I don’t they are aware that some of the things they are advocating for originated from Ayn Rand. I think they are merely looking at the practical implications and not the moral–if of course we are speaking about spending cuts and a balanced budget amendment. However, Obama and his leftists argue that we must raise the debt ceiling and tax the rich because it is the *moral* thing to do in order for people to receive their social security checks (of which they take out 3x as much as they put in to SS). This issue is nothing new. The conservatives have no moral justification for their proposals which is why Obama and the left have any leg to stand on. I think most people disregard Ayn Rand saying, “She is too idealistic,” or “Her views are too simplistic.” Though most, if not all, don’t actually know what Rand advocated and they context drop her every time her name is even mentioned. If they do not compromise and the right- good- decision is made I don’t think Rand will be acknowledged; which is unfortunate because then this situation has a very real chance of arising again.

    • But if they do make a good decision, e.g., refuse to raise the debt limit or taxes, and instead make massive cuts in spending, then that could buy us enough time to continue to educate people about the principles behind individual rights. Really, it’s all a race against time now, given how quickly the national debt is piling up. Check out this visualization of the deficit, debt, and unfunded liabilities if you haven’t already (the URL is apt): http://www.wtfnoway.com/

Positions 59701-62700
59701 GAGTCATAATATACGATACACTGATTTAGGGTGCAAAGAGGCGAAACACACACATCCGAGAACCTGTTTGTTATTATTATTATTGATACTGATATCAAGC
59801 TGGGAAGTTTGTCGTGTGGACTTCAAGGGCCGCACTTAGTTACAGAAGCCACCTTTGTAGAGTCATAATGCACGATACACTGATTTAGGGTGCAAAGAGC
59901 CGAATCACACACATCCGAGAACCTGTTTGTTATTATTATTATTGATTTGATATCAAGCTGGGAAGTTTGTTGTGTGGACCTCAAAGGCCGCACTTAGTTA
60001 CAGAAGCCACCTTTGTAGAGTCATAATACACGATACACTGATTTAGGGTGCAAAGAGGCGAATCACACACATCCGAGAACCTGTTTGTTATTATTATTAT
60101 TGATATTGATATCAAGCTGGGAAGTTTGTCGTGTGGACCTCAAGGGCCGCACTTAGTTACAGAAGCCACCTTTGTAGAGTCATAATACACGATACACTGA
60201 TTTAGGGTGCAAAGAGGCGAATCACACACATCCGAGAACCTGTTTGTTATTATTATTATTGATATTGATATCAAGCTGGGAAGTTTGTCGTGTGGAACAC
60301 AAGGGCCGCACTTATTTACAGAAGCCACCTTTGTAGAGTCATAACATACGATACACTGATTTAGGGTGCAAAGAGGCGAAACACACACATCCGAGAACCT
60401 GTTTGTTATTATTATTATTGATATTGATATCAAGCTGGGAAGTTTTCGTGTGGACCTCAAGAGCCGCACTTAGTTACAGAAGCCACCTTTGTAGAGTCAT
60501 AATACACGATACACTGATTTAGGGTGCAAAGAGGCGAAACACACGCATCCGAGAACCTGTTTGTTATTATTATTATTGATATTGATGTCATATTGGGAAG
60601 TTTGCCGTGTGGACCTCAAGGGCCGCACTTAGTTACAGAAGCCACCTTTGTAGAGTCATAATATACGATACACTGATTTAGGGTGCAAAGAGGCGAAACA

• James Reinsma

        Oh I don’t disagree that if they make massive cuts in spending that there will be time to educate people. I was answer the general question proposed in the article which was (not verbatim), “Are we going to see an application of Rand’s philosophy by government officials or will reality be ignored?” My argument was: *If* the right/good/moral decision is made (refusal to raise the debt limit, etc) they won’t claim it on moral grounds as Rand would, first and foremost; and because they wouldn’t recognize this, it would leave to door open to fall into the same trap again. Thomas M. Miovas, Jr. reiterated my point (more articulately in my opinion). Yes, lectures and educating people about Rand’s ideas and how they are applicable to this exact situation could be done in the “window” you refer; but without doing that the politicians certainly won’t claim Rand and/or morality as their justification for that correct decision. That’s my long way of saying I agree with you.